The reason for this assessment is the rather large number of GOP-held seats that Cook now thinks are potentially vulnerable. He currently has three Republican-held seats in the "Toss Up" column (AZ, CO, ME), two in the "Lean R" column (KS, NC), and five in the "Likely R" column (IA, KY, MS, and both GA seats). That's a total of ten that are in play, on some level, compared to just four for the Democrats—one "Toss Up" (AL), one "Lean D" (MI), and two "Likely D" (MN and NM). As a reminder, the Democrats need to gain a net total of three seats and the White House, or four seats without the White House.

At the moment, Cook gives the Democrats a 33% chance to retake the upper chamber, which is way higher than it would have been a year ago. He also says that it's really going to come down to the presidential contest, and which party's candidate has longer coattails. The tricky matters coming up in the Senate, most obviously the impeachment trial, but also things like border wall funding, will undoubtedly affect the odds as well. (Z)

Trump Getting Set to Reduce Water Protections

Perhaps the lessons of the Flint, MI water crisis have been forgotten. After all, that was way back in...well, actually it's still not completely over. In any case, as in Flint, dirty water most commonly tends to be a problem for poor people, people of color, and poor people of color. None of those demographics are exactly the wheelhouse of the Republican Party, which is also not known (these days) for its commitment to environmentalism. So, it comes as no surprise that the Trump administration is about to roll back protections for America's streams and wetlands. Business concerns who want to dump their crud in the local watering hole will soon be able to have at it.

With all of that said, the purpose of noting this rather disheartening news is not to draw attention to the Trump administration's abysmal environmental record, or to remind everyone that pretty much every decision is undertaken with the philosophy of "let's please the President's supporters, and everyone else can shove it." No, it's to point out that the Trump White House is unusually adept at the use of the old political trick of sneaking problematic stuff by while the public's attention is elsewhere. The impeachment trial (see above) is going to be all-engrossing for many weeks. Keep an eye on the back pages during that time, to see what the administration tries to sneak in under the radar. (Z)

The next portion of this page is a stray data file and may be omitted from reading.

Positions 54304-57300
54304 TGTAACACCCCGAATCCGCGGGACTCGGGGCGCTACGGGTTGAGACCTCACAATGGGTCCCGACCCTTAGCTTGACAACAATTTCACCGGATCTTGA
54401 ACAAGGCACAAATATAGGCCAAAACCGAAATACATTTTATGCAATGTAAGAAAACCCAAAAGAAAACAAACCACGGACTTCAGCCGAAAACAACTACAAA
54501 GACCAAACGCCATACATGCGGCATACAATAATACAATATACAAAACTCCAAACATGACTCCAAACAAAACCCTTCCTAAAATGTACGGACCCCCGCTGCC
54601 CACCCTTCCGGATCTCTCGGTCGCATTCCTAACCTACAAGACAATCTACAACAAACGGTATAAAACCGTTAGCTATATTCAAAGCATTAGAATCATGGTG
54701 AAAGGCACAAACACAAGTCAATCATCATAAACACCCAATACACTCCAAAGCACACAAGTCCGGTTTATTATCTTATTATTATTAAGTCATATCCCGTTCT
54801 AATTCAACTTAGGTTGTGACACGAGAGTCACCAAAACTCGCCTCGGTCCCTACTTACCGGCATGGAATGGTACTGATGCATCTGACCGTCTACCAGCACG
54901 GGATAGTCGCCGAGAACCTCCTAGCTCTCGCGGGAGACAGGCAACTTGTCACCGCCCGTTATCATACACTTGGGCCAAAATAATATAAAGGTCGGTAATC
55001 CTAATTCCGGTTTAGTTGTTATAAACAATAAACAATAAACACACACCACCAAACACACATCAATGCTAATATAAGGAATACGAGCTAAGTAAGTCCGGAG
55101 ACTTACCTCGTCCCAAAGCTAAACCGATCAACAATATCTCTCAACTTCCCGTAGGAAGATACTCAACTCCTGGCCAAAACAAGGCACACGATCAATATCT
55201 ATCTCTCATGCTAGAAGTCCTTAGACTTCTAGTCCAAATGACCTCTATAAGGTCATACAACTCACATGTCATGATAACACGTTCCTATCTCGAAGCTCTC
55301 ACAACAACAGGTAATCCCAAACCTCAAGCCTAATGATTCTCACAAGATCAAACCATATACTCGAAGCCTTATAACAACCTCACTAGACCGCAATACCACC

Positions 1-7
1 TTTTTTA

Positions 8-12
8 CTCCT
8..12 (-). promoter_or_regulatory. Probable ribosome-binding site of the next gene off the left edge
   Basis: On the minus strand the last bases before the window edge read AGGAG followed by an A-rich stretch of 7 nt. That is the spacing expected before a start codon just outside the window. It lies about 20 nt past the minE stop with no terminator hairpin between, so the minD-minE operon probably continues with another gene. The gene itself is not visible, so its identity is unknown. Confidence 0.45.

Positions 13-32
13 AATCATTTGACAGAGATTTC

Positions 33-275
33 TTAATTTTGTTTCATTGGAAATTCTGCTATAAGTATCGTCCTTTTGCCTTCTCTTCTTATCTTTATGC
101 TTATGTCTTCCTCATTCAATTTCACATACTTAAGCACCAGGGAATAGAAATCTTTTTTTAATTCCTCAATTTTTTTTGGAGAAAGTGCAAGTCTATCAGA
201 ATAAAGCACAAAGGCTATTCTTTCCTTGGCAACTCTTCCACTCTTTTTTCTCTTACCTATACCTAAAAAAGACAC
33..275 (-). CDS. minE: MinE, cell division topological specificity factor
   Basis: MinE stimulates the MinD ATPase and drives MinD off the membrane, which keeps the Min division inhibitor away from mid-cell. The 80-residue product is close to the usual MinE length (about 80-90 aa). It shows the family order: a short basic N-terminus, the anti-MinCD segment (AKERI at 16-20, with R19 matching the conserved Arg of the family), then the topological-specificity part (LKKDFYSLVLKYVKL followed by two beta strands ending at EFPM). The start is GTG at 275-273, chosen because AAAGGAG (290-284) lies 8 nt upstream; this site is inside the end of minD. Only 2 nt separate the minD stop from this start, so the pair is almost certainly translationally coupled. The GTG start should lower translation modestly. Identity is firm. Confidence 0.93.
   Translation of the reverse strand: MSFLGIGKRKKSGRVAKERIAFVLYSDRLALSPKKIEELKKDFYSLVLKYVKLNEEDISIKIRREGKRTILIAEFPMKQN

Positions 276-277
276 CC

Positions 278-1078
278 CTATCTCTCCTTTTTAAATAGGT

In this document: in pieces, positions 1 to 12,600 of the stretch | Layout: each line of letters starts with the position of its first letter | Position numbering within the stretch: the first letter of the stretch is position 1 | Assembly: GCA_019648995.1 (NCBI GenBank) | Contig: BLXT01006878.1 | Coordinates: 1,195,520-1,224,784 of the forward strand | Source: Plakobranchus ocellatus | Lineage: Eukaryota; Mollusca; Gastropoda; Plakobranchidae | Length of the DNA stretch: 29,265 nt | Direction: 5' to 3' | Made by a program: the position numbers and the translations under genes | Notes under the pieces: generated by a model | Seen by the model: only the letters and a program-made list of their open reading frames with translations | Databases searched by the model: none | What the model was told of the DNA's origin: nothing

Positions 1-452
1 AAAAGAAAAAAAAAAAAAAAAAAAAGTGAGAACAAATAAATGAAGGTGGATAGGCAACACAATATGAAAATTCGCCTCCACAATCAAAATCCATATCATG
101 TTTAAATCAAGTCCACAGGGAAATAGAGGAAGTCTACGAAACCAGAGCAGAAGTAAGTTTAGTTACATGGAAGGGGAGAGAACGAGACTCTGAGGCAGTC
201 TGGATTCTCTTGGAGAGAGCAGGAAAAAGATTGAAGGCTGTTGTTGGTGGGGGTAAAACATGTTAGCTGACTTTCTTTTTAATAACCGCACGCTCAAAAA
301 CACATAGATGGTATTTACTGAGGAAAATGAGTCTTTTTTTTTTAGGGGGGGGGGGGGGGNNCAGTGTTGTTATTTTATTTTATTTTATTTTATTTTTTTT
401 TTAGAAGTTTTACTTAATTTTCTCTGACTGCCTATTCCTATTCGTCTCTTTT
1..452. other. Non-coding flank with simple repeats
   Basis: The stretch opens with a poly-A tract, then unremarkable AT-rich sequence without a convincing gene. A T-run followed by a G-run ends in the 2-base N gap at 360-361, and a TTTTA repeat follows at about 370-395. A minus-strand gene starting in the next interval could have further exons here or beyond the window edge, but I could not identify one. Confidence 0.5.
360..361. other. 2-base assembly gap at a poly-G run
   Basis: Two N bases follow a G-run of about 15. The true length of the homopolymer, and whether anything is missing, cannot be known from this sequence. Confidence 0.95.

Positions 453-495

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---The Votemaster and Zenger
Jan14 Iran Plot Thickens
Jan14 Burisma Hacked by the Russians
Jan14 Get Ready for the Blue Mud to Fly
Jan14 Seventh Democratic Debate Is Tonight
Jan14 Baby, It's Cold Outside?
Jan14 Booker Is Out
Jan14 Chafee Is In
Jan13 Questions about Impeachment Still Linger
Jan13 House Could Add New Articles of Impeachment after Trial Begins
Jan13 Sanders Leads in New Iowa Poll
Jan13 Bernie Takes the Gloves Off
Jan13 Biden Has a Wide Lead among Black Voters
Jan13 Bloomberg Might Spend a Billion Dollars on the Election
Jan13 Election Systems Are More Vulnerable than Previously Believed
Jan13 Tree Falls in Forest; No One Hears It
Jan12 Sunday Mailbag
Jan11 Saturday Q&A
Jan10 Iran Drama Has Not Yet Subsided...
Jan10 ...Nor Has Impeachment Drama
Jan10 A Brokered Convention?
Jan10 The Hawk-Why? State
Jan10 Steyer Makes the Cut
Jan10 Trump Goes 0-for-2 This Week in New York Defamation Lawsuits
Jan10 Loeffler Takes Her Seat
Jan09 Trump Backs Down
Jan09 Progressive Groups Are All Taking Aim at Biden
Jan09 Democratic Unity Will Determine Trump's Fate
Jan09 Congressional Democrats Aren't Taking Sides in the Primaries
Jan09 Trump's Pitbulls in the House Will Not Be Unleashed in the Impeachment Trial
Jan09 Can Democracy Survive 2020?
Jan09 Kansas Democratic Candidate for the Senate Raises $1 Million
Jan09 Massachusetts Senate Primary Is Very Strange
Jan09 Trump Defamation Case Heads to New York's Highest Court
Jan08 Iran Makes Its Move...
Jan08 ...And So Does McConnell
Jan08 Democrats May Postpone Next Debate
Jan08 Flynn Looking at 6 Months
Jan08 Hunter Finally Resigns
Jan08 The Law of Unintended Consequences
Jan08 Trump Jr. Continues to Run the Trump Sr. Playbook
Jan07 Iran Situation Gets Messier and Messier for Trump Administration
Jan07 Bolton Says He's Willing to Testify
Jan07 Q4 Fundraising Numbers Are Almost Complete
Jan07 Yang Can't Figure Out Where to Spend His Money
Jan07 Castro Endorses Warren
Jan07 Pompeo Says He Won't Run for the Senate
Jan07 Chelsea Clinton Collected $9 Million for Board of Directors Work
Jan06 War with Iran?
Jan06 Congress May Clash with Trump over War Powers
Jan06 Will the Iran Situation Help Buttigieg?